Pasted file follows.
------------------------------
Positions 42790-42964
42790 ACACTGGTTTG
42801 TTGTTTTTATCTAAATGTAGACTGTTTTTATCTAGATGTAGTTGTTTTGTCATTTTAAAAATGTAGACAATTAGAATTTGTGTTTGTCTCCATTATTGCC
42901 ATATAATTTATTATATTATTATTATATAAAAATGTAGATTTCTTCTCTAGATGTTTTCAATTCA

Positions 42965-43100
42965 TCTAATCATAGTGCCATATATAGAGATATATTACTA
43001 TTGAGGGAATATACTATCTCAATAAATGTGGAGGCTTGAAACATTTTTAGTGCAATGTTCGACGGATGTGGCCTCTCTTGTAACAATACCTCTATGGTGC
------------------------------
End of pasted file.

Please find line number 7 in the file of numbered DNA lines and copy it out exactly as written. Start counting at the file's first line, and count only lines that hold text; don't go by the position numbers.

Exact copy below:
43001 TTGAGGGAATATACTATCTCAATAAATGTGGAGGCTTGAAACATTTTTAGTGCAATGTTCGACGGATGTGGCCTCTCTTGTAACAATACCTCTATGGTGC